When we think of coaching it’s easy to imagine an American football team led by a man with the whistle and a clipboard. Whilst coaching in the workplace is slightly different from this (no one will expect you to wear a shell-suit) the thinking is not dissimilar. Coaching aims to get the best performance out of an individual or team. A great coach, in any environment, will work towards getting the best out of their team or individual. They know when to ‘tell’ and when and how to help people work out their own solutions using a careful mix of communication techniques.
If an American football team coach’s job is to get the best out of his players to win games, the purpose of coaching within the workplace is to improve working performance. Like a sports coach, a workplace coach takes the existing skills of the team and builds on them, enhances them and gets the very best from them. They will also introduce new skills and give the team the knowledge and skills to use them.
The coach is a leader who provides guidance and instruction. This ultimately leads to better overall results for the company or business. When done well coaching can increase productivity, bring a greater sense of commitment and loyalty from team members as they feel more connected and valued, this will also work towards reducing stress and tension as staff feel supported and heard and will improve overall communication.
How does coaching in the workplace happen?
Workplace coaches use listening and questioning techniques during 1-2-1 sessions and group meetings. They also provide consistent and ongoing support and encouragement to individuals and teams to keep them motivated and connected.
Any organisation considering using workplace coaching should consider training courses before implementing workplace coaching. Appropriate training will:
- Identify the difference between learner and coach centred behaviours
- Explain how to help learners work out their own solutions
- Introduce new tips on coaching skills that would take your team to the next level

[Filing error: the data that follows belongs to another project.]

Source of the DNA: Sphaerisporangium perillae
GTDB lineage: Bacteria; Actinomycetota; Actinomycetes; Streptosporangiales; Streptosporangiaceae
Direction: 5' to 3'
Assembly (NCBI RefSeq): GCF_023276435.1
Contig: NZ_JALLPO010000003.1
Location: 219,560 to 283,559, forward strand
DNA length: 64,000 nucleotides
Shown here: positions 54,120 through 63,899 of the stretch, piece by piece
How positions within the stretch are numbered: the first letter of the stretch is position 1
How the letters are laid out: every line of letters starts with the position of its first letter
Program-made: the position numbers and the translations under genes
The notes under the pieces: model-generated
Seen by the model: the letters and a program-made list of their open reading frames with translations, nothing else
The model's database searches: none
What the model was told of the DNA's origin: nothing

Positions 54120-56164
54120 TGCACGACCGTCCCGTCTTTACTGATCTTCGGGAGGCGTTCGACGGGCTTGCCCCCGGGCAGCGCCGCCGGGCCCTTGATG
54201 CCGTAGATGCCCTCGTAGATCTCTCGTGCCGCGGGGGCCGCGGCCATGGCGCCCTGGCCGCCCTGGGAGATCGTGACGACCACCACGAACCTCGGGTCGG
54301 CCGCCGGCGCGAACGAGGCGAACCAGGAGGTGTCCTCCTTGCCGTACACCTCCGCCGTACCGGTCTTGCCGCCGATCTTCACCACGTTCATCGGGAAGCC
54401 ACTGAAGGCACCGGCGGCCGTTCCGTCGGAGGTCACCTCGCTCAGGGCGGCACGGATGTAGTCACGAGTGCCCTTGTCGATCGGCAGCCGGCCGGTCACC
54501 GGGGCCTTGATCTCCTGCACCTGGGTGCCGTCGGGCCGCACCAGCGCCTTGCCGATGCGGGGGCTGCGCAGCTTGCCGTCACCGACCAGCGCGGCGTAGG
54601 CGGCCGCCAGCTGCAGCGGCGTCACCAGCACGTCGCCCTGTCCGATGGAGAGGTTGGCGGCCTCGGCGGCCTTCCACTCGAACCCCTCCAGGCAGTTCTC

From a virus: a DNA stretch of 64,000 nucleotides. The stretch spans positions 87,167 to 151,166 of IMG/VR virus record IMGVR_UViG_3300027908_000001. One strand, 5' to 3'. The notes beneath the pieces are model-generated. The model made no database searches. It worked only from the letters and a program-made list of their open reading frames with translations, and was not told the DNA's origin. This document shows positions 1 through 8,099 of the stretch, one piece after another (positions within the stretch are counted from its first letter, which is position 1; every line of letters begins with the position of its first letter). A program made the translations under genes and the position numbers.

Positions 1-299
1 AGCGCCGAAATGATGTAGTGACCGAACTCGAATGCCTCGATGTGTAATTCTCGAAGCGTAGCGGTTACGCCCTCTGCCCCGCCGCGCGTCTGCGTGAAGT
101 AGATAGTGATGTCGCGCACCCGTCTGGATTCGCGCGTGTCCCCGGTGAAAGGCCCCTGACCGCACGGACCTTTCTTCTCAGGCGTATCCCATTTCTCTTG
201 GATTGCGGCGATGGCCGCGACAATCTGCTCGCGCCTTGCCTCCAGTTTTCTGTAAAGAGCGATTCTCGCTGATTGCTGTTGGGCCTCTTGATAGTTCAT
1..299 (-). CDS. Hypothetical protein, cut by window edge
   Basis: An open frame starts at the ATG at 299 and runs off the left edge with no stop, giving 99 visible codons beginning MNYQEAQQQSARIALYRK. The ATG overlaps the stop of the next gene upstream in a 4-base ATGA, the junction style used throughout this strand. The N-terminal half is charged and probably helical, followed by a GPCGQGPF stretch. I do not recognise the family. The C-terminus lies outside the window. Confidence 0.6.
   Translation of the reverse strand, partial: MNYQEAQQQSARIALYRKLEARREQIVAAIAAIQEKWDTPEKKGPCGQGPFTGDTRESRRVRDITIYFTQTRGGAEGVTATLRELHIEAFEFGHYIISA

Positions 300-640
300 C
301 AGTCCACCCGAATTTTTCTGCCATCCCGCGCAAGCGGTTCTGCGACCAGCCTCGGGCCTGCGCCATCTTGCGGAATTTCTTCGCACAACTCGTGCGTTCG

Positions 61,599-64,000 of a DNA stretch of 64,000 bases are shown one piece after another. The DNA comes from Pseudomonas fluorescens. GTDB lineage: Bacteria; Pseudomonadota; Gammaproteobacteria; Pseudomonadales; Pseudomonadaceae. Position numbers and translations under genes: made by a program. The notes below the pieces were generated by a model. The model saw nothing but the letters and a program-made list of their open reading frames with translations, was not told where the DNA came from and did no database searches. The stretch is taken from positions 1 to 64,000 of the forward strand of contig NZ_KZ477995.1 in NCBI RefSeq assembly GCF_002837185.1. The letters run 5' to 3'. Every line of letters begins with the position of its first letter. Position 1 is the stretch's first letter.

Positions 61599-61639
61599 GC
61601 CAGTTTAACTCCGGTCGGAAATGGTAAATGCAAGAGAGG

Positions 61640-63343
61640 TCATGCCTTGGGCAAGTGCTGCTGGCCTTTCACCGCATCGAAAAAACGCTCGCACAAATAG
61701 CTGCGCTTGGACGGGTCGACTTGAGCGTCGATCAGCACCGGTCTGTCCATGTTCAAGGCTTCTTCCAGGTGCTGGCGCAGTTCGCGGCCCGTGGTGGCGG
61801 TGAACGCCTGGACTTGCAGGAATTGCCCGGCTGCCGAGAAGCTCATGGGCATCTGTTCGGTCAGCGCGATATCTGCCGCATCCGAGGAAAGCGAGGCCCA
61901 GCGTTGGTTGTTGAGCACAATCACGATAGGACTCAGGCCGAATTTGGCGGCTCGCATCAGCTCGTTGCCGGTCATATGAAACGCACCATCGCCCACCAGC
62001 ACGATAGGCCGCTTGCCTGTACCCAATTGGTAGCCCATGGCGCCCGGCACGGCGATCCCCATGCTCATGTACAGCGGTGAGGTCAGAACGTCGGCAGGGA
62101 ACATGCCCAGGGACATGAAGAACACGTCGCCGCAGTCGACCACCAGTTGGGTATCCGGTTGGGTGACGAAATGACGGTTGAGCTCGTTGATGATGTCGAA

- Differentiate between learner and coach centred techniques
- Use learner-centred behaviours to “pull” the process forward – showing understanding, drawing out through questioning, helping the learner work out their own solutions, asking the learner for feedback
- Use coach centred behaviours to “push” the process forward – giving advice, sharing experiences, giving feedback, stating expectations
- Understand what skills need to be developed to become a great coach
Workplace coaching would benefit any company at any time but there are certain situations when it may prove particularly effective:
- Your company may have many employees who despite obvious talent and ability, are not meeting expectations.
- Perhaps the company has identified core skills and wants to develop them.
- The company may be introducing something new. A new way of working, a new product/ project.
- You want to increase and improve company morale.
This course aims to show how to get your opinions heard and your ideas to relevant stakeholders in ways that not coercive, threatening or manipulative. Training is delivered on the premise that delegates must view influencing as a process, not an action, and that they must be others-focused not self-focused. By the end of the course, learners are able to generate SMART influencing goals with win/win outcomes as well as being able to identify and select from different approaches to getting your ideas across according to the circumstances and the others involved.